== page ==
It has been suggested that the true case-fatality rate of human H5N1 influenza infection is appreciably less than the figure of approximately 60% that is based on official World Health Organization (WHO)-confirmed case reports because asymptomatic cases may have been missed. A number of seroepidemiologic studies have been conducted in an attempt to identify such missed cases.
Twenty-nine studies were included in the analysis. Few reported using unexposed control groups and one-third did not apply WHO criteria. Of studies that used WHO criteria, only 4 found any seropositive results to clades/genotypes of H5N1 that are currently circulating. No studies reported seropositive results to the clade 2/genotype Z viruses that have spread throughout Eurasia and Africa.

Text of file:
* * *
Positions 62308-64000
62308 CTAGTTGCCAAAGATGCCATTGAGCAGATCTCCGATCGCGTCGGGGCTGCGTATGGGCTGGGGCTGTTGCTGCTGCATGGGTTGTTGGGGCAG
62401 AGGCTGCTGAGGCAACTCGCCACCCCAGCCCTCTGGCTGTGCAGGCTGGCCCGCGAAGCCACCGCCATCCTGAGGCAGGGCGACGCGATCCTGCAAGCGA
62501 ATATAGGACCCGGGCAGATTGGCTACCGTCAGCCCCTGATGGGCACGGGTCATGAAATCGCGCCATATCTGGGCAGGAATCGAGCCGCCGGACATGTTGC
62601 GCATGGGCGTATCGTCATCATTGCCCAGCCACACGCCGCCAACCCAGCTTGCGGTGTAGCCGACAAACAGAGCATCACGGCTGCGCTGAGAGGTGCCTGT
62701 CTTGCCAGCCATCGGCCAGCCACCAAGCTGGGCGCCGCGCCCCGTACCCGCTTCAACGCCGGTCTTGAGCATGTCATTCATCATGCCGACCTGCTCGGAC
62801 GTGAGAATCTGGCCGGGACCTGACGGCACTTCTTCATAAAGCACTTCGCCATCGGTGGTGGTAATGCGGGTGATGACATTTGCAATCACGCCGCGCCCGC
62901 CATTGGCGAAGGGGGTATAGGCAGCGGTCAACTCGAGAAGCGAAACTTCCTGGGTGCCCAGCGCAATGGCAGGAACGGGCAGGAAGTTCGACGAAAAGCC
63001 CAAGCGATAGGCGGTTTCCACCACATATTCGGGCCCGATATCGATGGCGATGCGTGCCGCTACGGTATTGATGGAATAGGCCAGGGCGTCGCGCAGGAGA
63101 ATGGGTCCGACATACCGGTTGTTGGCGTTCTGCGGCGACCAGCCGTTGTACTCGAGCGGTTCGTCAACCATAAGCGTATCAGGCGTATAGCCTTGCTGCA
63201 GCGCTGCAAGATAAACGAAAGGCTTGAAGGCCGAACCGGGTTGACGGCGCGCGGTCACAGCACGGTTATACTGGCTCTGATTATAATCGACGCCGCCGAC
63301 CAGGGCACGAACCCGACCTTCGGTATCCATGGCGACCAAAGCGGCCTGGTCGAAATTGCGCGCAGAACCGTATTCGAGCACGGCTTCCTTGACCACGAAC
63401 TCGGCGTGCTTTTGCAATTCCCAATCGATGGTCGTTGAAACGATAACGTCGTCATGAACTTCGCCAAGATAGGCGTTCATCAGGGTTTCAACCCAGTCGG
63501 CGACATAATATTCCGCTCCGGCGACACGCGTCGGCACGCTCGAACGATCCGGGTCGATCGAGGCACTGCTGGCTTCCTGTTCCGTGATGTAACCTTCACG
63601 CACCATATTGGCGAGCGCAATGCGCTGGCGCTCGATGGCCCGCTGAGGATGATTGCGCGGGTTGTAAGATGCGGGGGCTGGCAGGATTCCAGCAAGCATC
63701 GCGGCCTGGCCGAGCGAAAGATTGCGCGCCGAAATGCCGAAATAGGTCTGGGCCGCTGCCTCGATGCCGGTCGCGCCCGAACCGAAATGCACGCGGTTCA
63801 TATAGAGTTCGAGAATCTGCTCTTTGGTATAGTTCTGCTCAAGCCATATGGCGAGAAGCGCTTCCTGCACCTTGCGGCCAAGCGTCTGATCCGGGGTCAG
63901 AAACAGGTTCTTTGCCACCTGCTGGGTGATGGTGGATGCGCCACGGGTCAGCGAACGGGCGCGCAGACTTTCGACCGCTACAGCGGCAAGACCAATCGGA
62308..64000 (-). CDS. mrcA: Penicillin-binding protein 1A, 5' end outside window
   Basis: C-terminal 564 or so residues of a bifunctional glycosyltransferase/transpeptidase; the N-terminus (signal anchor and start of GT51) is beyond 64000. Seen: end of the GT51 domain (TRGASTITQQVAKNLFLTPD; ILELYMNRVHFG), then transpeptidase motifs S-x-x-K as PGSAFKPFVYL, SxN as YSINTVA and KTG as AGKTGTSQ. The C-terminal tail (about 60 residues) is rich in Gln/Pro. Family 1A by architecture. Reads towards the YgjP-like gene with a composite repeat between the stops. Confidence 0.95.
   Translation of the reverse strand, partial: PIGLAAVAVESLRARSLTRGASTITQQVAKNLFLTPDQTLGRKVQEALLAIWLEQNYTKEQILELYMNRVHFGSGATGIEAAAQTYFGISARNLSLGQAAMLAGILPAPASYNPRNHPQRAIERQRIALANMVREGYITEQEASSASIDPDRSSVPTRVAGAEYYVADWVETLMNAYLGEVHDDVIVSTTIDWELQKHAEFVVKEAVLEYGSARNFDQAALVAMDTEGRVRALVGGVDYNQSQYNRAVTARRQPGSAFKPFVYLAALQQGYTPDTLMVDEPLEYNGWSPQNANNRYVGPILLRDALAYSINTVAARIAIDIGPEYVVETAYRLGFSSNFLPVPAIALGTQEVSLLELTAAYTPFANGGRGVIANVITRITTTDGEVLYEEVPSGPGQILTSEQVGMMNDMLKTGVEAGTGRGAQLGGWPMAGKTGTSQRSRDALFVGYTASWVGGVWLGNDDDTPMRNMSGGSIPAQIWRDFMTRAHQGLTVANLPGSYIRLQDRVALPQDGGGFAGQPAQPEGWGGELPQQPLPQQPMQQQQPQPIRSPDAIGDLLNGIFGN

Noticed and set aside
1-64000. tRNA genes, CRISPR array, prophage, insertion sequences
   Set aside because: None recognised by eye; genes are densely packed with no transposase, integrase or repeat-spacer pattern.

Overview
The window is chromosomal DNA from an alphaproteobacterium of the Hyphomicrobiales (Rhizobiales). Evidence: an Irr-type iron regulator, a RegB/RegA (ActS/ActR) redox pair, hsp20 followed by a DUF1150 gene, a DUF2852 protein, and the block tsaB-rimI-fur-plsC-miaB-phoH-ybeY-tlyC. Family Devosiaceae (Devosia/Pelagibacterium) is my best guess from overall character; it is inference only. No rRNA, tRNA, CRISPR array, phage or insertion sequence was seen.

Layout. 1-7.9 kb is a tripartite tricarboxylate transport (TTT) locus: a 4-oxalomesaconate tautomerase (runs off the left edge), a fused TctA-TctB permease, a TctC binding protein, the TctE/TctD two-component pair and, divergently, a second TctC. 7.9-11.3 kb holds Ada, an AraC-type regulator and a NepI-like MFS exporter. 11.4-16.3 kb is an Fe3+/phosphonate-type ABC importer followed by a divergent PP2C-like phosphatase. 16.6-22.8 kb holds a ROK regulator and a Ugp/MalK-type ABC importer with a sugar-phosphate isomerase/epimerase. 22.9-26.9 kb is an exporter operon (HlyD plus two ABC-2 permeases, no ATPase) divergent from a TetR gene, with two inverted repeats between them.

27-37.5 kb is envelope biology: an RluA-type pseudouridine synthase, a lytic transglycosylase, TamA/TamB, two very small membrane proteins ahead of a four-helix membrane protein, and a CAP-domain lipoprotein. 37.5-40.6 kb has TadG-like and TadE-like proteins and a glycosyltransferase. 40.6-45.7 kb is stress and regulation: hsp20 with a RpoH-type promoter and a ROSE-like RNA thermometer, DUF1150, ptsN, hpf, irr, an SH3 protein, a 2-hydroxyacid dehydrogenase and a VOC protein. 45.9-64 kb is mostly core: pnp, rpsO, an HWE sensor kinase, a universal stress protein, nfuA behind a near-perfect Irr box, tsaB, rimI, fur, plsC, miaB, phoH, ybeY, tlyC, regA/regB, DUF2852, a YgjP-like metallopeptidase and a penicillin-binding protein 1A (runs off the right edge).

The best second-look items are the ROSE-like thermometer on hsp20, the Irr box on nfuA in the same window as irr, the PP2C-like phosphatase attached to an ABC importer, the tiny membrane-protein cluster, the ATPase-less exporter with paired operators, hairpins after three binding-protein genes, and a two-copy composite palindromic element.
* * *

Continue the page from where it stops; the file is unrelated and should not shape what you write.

This review suggests that the frequency of positive H5 serology results is likely to be low; therefore, it is essential that future studies adhere to WHO criteria and include unexposed controls in their laboratory assays to limit the likelihood of false-positive results.
We conducted a comprehensive literature review of all English-language H5N1 human serology surveys with detailed attention to laboratory methodology used (including whether investigators used criteria set by the WHO to define positive cases), laboratory controls used, and the clades/genotypes involved.